I couldn’t be more thrilled to be a part of Jocelyn Adams blog tour for Stone Chameleon. It’s no secret that Jocelyn is one of my favourite paranormal romance writers. She has the rare ability to weave stories that capture the imagination so fully, you’ll disappear into the world she’s created and emerge on the other side feeling like you’ve been put through the wringer along side her characters. And yes, that’s a GOOD thing. In fact, it’s what every writer aspires to achieve.
When a series of unusual murders point to Lou Hudson, Ironhill’s equal rights advocate, as the primary suspect, she has but one choice: find the real perpetrator before her trial begins or face execution.
Lou, the last of the jinn, survives by hiding her abilities after the rest of the elementals fell victim to genocide. As a preternatural pest exterminator and self-proclaimed guardian of the innocent, she’s accustomed to trudging through the dregs of society. Hunting down a pesky murderer should be easy, especially with help from the dashing and mischievous local media darling.
For Lou, though, nothing is ever simple. When she discovers the killer’s identity, to reveal it would unearth her secret and go against her strict moral code, resulting in a deadly catch twenty-two.
Well, first off, I have to admit I was one of the lucky few who got to beta read this story for Jocelyn. I knew I was in for a treat because I’d already read her kick-ass Lila Gray series (If you haven’t read it, you really should). Even at the early stage of the story’s evolution, it was polished and captivating. I’m assured very little of the plot has changed since my reading. Jocelyn’s first drafts are like most peoples final manuscripts. Seriously, this woman is a born writer—she possesses a gift.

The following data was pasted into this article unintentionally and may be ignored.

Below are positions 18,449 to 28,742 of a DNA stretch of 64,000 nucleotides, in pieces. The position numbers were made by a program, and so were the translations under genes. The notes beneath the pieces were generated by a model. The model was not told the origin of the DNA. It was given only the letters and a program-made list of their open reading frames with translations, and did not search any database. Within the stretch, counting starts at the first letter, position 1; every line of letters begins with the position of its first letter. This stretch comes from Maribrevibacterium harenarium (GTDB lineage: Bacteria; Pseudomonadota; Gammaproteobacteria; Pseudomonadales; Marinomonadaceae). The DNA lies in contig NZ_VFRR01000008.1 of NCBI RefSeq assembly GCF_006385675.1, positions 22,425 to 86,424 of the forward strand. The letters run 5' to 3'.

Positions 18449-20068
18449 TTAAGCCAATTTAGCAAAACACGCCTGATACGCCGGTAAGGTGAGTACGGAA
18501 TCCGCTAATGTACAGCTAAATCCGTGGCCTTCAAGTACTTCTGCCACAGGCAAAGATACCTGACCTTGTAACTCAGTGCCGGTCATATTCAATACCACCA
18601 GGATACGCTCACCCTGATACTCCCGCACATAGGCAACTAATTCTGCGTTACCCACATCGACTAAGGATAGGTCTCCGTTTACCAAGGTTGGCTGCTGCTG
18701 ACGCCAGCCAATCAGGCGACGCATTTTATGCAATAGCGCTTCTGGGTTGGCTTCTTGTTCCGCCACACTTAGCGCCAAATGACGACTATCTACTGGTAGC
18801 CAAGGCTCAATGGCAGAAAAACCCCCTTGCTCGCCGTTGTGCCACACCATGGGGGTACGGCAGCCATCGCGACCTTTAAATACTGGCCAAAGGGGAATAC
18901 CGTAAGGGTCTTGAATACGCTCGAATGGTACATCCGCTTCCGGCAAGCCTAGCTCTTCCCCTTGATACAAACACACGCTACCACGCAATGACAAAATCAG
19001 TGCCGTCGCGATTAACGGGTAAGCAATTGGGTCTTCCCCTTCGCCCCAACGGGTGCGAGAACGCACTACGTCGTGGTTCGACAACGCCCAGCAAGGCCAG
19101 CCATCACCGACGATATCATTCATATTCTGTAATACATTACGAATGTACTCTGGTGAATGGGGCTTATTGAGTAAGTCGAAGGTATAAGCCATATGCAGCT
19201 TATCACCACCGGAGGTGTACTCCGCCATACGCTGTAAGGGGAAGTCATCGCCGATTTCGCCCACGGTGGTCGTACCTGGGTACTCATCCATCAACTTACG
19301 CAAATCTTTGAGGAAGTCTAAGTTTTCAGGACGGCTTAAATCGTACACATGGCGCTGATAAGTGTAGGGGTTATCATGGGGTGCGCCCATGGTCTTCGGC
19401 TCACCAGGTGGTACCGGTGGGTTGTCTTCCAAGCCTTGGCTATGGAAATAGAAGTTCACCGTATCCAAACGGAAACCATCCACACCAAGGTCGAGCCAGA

So, what do I like most about this novel? It’s a toss-up between the characters and the world building. The story world is enthralling. The reader is thrust into the belly (literally) of a modern day American city jam-packed with preternatural creatures. Lou Hudson is the girl tasked with managing the more…difficult inhabitants, and for a number of reasons, it’s the race politics and tension between groups that make this novel so accomplished.
Lou walks a fine line trying to keep her jinn heritage under wraps, and in doing so she proves herself to be a strong and determined lady. She’s caring and sensitive, yet she doesn’t take bullsh*t from anyone. The other characters are a wonderful ensemble of oddballs: a Scottish kelpie, a sugar addicted pixie, a kilt-wearing vampire, and the list goes on. But what story would be complete without a furry sidekick? Benny the Guinea Pig is so cute and stole my heart with his huge personality.
I love stories that keep me guessing and Stone Chameleon did just that. Without providing spoilers, I can say the ending is left wide open and key characters aren’t what they seem. It’s a fast-paced read with action, romance, and mystery—everything you could ask for. I can’t wait to read more in the series. Get writing Jocelyn!
Now I’ll treat you to an excerpt, and you can find out about Lou Hudson for yourself. There’s even a fire breathing dragon bat. How cool is that?
A flare shot over the rooftops to our left. I dove at Blake and slammed him to the pavement as another column of fire streaked toward us. The flames seared my back. The dragon bat was not a happy camper. Someone landed on my backside, crushing a grunt out of me and pounding my shoulder blade while Blake gasped beneath me.
“Bloody hell, Amun,” I said, before I realized he did it to put out the flames eating up my shirt. “Oh, I see. Thanks.”
He pulled me up, and the three of us ducked behind a car in the parking lot beside the Whip and Tickle, a vampire fetish-wear shop. The owl-sized bat swooped over us again, blasting an inferno that exploded the front window of the shop, sending studded leather and melted mannequins onto the sidewalk.
Three of the other creatures we’d hunted lay dead on other streets, the scorpion included, all by my sword when I’d been left with two options: kill or die. Twelve more were contained in three trucks. The bat remained the only unwelcome visitor in Fangtown. Other than us, of course.